Gautam Chattopadhyay

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Gautam Chattopadhyay
Gautamchatterjee1.jpg
Gautam Chattopadhyay, the founder of Moheener Ghoraguli
Background information
Birth nameGautam Chattopadhyay
Born1 June 1948
India
Died20 June 1999(1999-06-20) (aged 51)
kolkata, india
GenresBangla folk rock
Occupation(s)Musician, singer, music programmer
InstrumentsVocals, guitar, saxophone
Years active60s–1999
Associated acts
Websitegautamchattopadhyay.com

Gautam Chattopadhyay (1 June 1948 – 20 June 1999) was an Indian Bengali singer, songwriter, bassist, and composer. In 1975, as a leader he co-founded the progressive rock band Moheener Ghoraguli with songwriter Tapas Das, pianist Abraham Mazumdar, bassist Pradip Chatterjee, lyricist Ranjon Ghoshal, drummer Biswanath Bishu Chattopadhyay and guitarist, Tapesh Bandopadhyay.[1] He was also a theatre person, filmmaker and ethnographer.

He played many Indian and Western instruments. During his college years he played lead guitar in a band called The Urge, whose members were mostly Anglo Indians, in pubs including Trincas and Moulin Rouge at Park Street of Kolkata during the 1960s.

Moheener Ghoraguli in concert at Rabindra Sadan, 1979, left to right: Raja Banerjee, Pradip Chattopadhyay, Tapas Das, Pranab Sengupta, Gautam Chattopadhyay and Ranjon Ghoshal.

While a student at the Presidency College in Kolkata, he participated in the political movement of the late 60s and early 70s in Bengali campuses known as the Naxal Movement.[2] He then moved to Jabalpur, working for about a year as a Medical representative in Jabalpur and then in Bhopal. He continued composing music during this phase of his life.

Chattopadhyay returned to Kolkata, and formed a band called Saptarshi with his brothers Pradip Chattopadhyay, Biswanath (or Bishu) Chattopadhyay, first cousin Ranjon Ghoshal, Biswanath's friend Abraham Mazumder, and family friends Tapesh Bandopadhyay and Tapash Das. Later they called themselves Moheener Ghoraguli. He worked with the 'Bauls'Fakirs creating a new genre of music-'Baul-Jazz' It was a mixture of Baul and jazz. Chattopadhyay introduced new lyrics and the guitar, saxophone and drum set.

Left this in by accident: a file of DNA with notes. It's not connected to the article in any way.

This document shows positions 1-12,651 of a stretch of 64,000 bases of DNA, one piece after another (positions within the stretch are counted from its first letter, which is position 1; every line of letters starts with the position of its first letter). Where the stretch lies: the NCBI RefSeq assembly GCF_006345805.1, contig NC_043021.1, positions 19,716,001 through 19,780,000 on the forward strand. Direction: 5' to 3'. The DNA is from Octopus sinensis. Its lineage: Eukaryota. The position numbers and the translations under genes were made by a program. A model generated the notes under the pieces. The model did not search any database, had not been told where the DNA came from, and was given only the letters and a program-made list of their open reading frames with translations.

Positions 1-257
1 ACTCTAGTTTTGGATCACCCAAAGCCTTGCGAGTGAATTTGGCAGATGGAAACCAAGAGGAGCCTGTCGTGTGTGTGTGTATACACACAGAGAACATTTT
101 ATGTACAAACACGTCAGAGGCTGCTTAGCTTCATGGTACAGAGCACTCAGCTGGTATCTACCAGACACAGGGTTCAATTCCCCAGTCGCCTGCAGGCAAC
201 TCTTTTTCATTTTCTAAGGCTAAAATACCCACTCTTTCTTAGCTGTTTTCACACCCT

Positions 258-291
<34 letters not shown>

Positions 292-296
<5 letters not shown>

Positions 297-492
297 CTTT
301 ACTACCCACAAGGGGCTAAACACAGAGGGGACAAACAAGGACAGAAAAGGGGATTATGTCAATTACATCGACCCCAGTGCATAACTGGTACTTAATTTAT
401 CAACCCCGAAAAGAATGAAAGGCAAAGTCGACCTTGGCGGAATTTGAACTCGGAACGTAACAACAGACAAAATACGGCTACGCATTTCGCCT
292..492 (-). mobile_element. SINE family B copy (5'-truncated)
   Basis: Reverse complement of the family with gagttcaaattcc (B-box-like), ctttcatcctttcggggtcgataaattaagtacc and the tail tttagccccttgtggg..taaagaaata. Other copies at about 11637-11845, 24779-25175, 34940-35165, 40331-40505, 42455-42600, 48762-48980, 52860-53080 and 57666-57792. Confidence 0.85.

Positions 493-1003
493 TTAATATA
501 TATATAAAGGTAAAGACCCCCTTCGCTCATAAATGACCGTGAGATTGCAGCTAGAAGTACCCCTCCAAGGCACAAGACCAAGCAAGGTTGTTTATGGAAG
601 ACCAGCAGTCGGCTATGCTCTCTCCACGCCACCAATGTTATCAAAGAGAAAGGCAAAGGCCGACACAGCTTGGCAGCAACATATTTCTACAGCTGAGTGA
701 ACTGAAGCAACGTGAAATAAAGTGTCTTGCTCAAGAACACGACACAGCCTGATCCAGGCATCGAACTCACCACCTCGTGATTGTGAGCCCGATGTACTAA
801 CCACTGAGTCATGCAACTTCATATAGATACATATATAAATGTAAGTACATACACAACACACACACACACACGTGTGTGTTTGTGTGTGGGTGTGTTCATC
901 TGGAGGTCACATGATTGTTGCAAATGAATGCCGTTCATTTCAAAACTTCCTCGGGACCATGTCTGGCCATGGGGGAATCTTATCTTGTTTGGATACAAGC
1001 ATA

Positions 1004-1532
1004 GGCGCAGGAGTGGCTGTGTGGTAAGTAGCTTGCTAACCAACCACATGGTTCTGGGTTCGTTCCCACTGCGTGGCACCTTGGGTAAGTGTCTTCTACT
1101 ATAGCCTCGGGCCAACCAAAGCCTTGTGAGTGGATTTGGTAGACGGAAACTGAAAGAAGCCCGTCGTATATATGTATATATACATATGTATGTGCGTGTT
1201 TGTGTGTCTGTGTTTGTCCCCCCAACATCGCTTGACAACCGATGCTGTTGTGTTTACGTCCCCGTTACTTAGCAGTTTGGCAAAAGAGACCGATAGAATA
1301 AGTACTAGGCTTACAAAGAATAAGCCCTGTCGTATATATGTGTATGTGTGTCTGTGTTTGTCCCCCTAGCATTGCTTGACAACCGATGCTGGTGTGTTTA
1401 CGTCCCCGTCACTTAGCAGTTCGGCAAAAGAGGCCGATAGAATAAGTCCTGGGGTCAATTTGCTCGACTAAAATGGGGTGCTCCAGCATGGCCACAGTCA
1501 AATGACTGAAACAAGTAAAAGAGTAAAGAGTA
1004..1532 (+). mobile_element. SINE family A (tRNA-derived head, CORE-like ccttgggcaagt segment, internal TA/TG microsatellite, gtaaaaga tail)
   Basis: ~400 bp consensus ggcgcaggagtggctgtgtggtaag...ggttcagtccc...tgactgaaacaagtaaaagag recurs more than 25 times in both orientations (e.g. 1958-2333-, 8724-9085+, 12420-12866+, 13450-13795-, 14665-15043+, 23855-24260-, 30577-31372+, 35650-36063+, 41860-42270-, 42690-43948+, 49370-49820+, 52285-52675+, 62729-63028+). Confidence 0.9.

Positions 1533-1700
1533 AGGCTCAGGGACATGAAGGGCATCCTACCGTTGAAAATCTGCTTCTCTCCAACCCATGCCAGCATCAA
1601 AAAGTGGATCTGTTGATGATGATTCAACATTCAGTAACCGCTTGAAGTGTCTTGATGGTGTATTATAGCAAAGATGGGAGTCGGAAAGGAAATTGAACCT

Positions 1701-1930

Moheener Ghoraguli wasn't commercially successful at the time, and the band disintegrated in 1981. During the mid-nineties, Chattopadhyay revived Mohiner Ghoraguli by releasing the albums: Abar bachhor kuri pore (1995), Jhara shomoyer gaan (1996), Maya (1997), Khepar gaan(1998). He included new singers, his own compositions as well as songs composed by others.[3]

Later, Chattopadhyay continued a solo career, composing new songs,composing music for his own films and working as music director for other film-makers. His films include Nagmoti (which won the President's Medal at the National Film Awards in 1983). His second feature film was Somoy (which was never released) A Letter to Mom, an English film on the life of the Anglo Indian community.

His first documentary was about the dhakis (drummers) of Bengal called The Primal Call. After that he made several documentaries, including 'The Dinosaurs, The sun temple of konarak to Mr Habib Tanvir. He made a short film for an American community television To Love is to Paint...,

Chattopadhyay went to Karbi-Anglong in mid-nineties to work with the Karbi people and their music. With them he did an opera, on their folklore called "Hai-mu"[4] About three hundred karbi youth performed in this opera. He then began to make a film in karbi language, which remained incomplete due to his sudden death in 1999.

Discography[edit]

Posthumous[edit]

Filmography[edit]

As director[edit]

As music director[edit]

Awards and nominations[edit]

Year Award Category Outcome Capacity Work Notes
1983 National Film Awards Best Feature Film in Bengali Won Director Nagmoti [5]

References[edit]

  1. ^ "Song of the stallion". The Times of India. 21 June 2009.
  2. ^ "Finding the lost sound of a generation". The Hindu.
  3. ^ "An asthma patient, Gautam Chattopadhyay performed somersaults on stage". Times of India. Zinia Sen, TNN | 11 February 2014
  4. ^ Seagull Theatre Quarterly. Seagull Foundation for the Arts. 1996. p. 49.
  5. ^ "30th National Film Awards" (PDF). Directorate of Film Festivals. Retrieved 4 October 2011.

External links[edit]